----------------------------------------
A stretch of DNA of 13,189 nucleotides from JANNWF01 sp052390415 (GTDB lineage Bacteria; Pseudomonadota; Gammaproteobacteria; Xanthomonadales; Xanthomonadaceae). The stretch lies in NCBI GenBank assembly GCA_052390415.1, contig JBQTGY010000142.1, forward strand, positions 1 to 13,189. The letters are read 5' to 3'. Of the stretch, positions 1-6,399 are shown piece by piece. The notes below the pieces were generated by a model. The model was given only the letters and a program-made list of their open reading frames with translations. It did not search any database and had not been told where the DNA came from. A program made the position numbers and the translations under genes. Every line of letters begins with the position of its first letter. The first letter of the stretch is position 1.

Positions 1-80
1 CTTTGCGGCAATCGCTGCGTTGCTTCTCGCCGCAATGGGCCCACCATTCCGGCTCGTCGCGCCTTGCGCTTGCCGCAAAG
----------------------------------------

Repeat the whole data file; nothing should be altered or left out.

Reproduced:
A stretch of DNA of 13,189 nucleotides from JANNWF01 sp052390415 (GTDB lineage Bacteria; Pseudomonadota; Gammaproteobacteria; Xanthomonadales; Xanthomonadaceae). The stretch lies in NCBI GenBank assembly GCA_052390415.1, contig JBQTGY010000142.1, forward strand, positions 1 to 13,189. The letters are read 5' to 3'. Of the stretch, positions 1-6,399 are shown piece by piece. The notes below the pieces were generated by a model. The model was given only the letters and a program-made list of their open reading frames with translations. It did not search any database and had not been told where the DNA came from. A program made the position numbers and the translations under genes. Every line of letters begins with the position of its first letter. The first letter of the stretch is position 1.

Positions 1-80
1 CTTTGCGGCAATCGCTGCGTTGCTTCTCGCCGCAATGGGCCCACCATTCCGGCTCGTCGCGCCTTGCGCTTGCCGCAAAG